Fiat 600e

Fiat urges UK government to re-introduce plug-in car grant or risk missing its own EV targets

'Electric car market in this country is in real jeopardy'

Fiat has said “more needs to be done” by the UK government if it wants to achieve its target of 80 per cent of new car sales being electric vehicles by 2030, and renewed calls to reinstate the plug-in car grant for private buyers.

Last month, the millionth electric car was registered in the UK, and EV sales were up 21 per cent year-on-year, according to official registration figures from the Society of Motor Manufacturers and Traders (SMMT). However, this was almost entirely driven by demand from businesses and fleets, as EV demand from private buyers dropped 25.1 per cent compared with January 2023. The SMMT called this “an ongoing trend that will undermine Britain’s ability to deliver net zero.”

Fiat’s statement follows a House of Lords environment and climate change committee report, published earlier this month. One of its key recommendations was for the government to tackle the disparity in upfront costs between electric and internal combustion engine (Ice) cars by introducing “targeted grants to support consumers buying affordable models”.

Under the Government’s own Zero Emission Vehicle (Zev) mandate, 22 per cent of new car sales in the UK must be pure electric in 2024, but by 2030 that figure must rise to 80 per cent. From 2035, all new cars sold in Britain must be pure electric. Any manufacturers failing to meet the targets face a charge of £15,000 per non-compliant vehicle, though they may trade credits with other manufacturers to avoid the penalties.

Fiat 500e

In the wake of the removal of the plug-in car grant, last June Fiat UK introduced its own £3,000 grant for customers to help encourage sales of its 500e electric city car. The company has now expanded the “Fiat E-Grant” to the 600e electric crossover and sporty Abarth 500e.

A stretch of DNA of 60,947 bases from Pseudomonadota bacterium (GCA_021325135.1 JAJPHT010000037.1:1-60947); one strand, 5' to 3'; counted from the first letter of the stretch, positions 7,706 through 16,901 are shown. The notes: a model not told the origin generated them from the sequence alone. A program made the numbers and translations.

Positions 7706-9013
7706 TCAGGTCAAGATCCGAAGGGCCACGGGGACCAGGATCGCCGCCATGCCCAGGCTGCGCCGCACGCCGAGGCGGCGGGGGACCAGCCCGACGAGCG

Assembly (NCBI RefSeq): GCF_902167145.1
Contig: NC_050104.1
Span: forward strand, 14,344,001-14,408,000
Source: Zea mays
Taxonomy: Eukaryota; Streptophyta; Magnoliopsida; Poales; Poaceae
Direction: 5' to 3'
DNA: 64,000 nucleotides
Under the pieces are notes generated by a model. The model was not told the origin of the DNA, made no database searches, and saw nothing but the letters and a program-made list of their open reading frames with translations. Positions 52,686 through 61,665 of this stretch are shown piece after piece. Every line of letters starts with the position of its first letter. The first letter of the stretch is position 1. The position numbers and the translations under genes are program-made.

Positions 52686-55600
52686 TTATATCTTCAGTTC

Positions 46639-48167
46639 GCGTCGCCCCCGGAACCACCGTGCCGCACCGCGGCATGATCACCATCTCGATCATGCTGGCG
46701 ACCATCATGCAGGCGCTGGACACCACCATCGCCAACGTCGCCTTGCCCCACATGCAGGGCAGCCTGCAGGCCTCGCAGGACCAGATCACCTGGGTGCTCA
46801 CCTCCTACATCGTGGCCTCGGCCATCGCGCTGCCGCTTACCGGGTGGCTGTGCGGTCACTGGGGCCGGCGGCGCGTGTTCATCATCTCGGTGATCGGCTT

The Italian brand says this shows that it is “doing its bit” to support the Zev targets, but clearly thinks it should not all be down to the carmakers.

“More needs to be done,” said Fiat UK managing director, Damien Dally. “Consumers need further support to have a reason to make the switch to electric.”

He added: “The electric car market in this country is in real jeopardy. Private sales, as opposed to business and fleets, are softening and that’s a trend that needs a collective effort to reverse.

“With the Spring Budget just around the corner, we are urging the government to reintroduce incentives for consumers or face stifling, or even undoing, all the good work achieved to date and risking endangering net zero climate targets.

“We’re doing our bit, but there’s only so far we can go.”

Earlier this month, Mike Hawes, the chief executive of the SMMT, said: “Market growth is currently dependent on businesses and fleets. Government must therefore use the upcoming Budget to support private EV buyers, temporarily halving VAT to cut carbon, drive economic growth and help everyone make the switch.

“Manufacturers have been asked to supply the vehicles, we now ask government to help consumers buy the vehicles on which net zero depends.”

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